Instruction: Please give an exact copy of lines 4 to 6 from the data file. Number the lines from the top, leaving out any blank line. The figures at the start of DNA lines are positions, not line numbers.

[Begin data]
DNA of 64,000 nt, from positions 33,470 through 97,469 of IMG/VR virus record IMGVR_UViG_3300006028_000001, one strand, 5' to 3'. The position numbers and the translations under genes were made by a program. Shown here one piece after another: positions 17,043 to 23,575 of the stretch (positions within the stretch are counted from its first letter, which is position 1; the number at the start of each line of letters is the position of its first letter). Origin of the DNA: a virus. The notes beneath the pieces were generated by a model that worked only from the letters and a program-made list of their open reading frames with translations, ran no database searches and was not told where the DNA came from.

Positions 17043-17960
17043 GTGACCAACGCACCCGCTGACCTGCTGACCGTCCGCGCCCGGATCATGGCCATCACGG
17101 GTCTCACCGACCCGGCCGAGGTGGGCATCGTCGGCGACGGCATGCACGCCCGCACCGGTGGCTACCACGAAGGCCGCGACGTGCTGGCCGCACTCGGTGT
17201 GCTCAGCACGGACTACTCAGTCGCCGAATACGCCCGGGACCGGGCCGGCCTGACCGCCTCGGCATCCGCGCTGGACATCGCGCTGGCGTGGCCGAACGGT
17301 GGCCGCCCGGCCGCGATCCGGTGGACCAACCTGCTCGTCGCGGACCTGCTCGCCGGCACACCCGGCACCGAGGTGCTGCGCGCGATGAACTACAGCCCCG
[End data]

17101 GTCTCACCGACCCGGCCGAGGTGGGCATCGTCGGCGACGGCATGCACGCCCGCACCGGTGGCTACCACGAAGGCCGCGACGTGCTGGCCGCACTCGGTGT
17201 GCTCAGCACGGACTACTCAGTCGCCGAATACGCCCGGGACCGGGCCGGCCTGACCGCCTCGGCATCCGCGCTGGACATCGCGCTGGCGTGGCCGAACGGT
17301 GGCCGCCCGGCCGCGATCCGGTGGACCAACCTGCTCGTCGCGGACCTGCTCGCCGGCACACCCGGCACCGAGGTGCTGCGCGCGATGAACTACAGCCCCG